A system which makes it possible for the vessel to turn around the buoy is called a turret. The buoy is mechanically linked to the turret which can turn or roll or glide on systems on the inside of the vessel's tunnel construction and is a part of or is connected to the ship's structure.

Turrets have been used for a long time for anchoring of vessels such as drill vessels. The classically designed turret anchor system is, however, costly, complicated and difficult to maintain and to operate.

In addition, methods to connect the risers to a turreted anchored vessel are complicated, especially with a plurality of risers or a riser bundle. There exists no good solution which makes it possible to safely and rapidly disengage or connect the riser systems. According to known and published technology, subsurface buoys are connected to a vessel in a moonpool. A moonpool is a room or space over a dam formed in the open well of the vessel or recess which requires that this dam be watertight and the water above the buoy must be removed to provide a safe and dry working space. Furthermore, known designs and technology have to date not shown any means which makes it possible to adjust anchor cables or chains when the buoy is installed and attached to the vessel, and this technology also does not show any direct ways to gain access to risers or for installing these under normal operating conditions.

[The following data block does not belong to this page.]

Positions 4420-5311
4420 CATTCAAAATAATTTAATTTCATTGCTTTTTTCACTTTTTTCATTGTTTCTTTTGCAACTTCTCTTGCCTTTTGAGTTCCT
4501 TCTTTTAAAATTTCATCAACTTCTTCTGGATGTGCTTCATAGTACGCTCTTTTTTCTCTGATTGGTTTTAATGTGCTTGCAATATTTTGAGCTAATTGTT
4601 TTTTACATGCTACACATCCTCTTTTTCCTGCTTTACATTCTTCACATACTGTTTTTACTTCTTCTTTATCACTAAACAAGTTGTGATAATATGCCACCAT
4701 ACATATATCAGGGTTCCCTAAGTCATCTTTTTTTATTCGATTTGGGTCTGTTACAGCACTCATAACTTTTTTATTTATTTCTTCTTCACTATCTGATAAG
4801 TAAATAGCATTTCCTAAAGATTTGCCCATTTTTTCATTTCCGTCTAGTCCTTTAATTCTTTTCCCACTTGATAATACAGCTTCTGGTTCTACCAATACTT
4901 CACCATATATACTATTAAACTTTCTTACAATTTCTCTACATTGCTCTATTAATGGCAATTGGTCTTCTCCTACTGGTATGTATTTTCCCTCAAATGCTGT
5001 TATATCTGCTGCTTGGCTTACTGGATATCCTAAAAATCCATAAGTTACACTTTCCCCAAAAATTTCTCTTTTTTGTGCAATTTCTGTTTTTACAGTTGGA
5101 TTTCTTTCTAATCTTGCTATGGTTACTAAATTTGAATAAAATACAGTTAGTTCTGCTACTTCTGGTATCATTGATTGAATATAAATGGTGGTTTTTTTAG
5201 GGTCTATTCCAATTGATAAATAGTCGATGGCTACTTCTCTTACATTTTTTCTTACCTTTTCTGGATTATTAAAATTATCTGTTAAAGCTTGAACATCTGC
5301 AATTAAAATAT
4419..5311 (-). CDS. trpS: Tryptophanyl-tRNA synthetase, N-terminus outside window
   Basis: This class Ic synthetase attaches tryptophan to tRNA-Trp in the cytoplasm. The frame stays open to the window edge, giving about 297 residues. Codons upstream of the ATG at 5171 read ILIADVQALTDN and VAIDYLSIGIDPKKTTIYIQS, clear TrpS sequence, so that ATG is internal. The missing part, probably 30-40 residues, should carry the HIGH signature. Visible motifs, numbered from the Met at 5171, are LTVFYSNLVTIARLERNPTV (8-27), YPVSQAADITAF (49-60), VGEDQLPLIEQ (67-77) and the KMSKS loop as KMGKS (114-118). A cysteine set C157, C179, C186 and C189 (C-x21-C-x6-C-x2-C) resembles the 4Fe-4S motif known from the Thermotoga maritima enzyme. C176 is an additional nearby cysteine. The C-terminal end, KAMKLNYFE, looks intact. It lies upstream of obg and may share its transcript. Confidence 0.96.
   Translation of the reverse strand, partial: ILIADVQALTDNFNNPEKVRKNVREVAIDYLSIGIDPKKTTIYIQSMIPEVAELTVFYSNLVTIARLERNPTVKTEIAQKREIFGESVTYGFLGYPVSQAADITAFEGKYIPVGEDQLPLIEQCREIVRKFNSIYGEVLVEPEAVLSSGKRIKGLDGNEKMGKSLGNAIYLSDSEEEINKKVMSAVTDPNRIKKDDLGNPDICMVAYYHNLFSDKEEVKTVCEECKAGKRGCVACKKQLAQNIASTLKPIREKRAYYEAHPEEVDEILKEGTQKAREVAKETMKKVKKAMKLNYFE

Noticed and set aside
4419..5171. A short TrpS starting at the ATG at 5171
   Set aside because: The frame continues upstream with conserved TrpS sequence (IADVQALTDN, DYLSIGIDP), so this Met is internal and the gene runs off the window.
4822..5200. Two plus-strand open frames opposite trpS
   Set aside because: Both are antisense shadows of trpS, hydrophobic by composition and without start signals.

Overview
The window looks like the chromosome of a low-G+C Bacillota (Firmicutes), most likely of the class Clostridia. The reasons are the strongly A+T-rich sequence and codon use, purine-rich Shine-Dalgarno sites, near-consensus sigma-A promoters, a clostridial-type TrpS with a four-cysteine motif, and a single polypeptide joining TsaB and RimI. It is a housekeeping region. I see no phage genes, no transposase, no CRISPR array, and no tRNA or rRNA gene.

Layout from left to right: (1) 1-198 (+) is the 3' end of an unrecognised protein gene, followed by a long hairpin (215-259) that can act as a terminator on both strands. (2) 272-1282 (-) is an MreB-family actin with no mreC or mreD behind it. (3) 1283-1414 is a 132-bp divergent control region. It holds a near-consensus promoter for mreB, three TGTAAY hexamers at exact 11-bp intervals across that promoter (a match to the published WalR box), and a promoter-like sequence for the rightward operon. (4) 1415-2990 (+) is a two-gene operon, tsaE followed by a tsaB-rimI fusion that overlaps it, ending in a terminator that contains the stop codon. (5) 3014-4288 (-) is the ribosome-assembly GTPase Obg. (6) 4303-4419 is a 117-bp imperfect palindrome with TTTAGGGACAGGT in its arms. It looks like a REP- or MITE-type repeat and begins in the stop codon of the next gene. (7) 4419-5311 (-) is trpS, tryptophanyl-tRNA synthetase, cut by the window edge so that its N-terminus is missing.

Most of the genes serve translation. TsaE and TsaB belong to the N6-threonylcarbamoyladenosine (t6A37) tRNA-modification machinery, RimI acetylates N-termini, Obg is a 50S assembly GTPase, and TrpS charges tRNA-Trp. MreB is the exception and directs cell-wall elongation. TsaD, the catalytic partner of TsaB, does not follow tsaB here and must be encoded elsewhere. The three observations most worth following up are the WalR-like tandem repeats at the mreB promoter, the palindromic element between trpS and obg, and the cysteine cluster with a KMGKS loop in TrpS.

The invention described herein soles these and other problems. A buoy is attached to a vessel in a position above the water line inside a tunnel or the moonpool in the vessel. Furthermore, anchor chains are carried through the buoy to the top of the buoy in mooring or chain pipes which make it possible for the buoy's anchor chains to be adjusted and eventually replaced, if necessary. In the preferred embodiment of this invention, risers are in the same manner extended directly to the top of the buoy through a preferably centrally extending riser trunk, in which manner one can gain direct access to the riser's upper end such that the riser's upper end can be attached directly to a communicating piping system in the vessel.

An important feature of the preferred embodiment of the invention rests in that the rotatable turret seat serves as support for pipe means operating as a receiving station and communicaton point between the top end of the risers on the buoy and a pipeline system on the vessel. Thereby one can overcome the inherent problem with the rotative movements of the buoy relative to the receiving pipeline system in the vessel.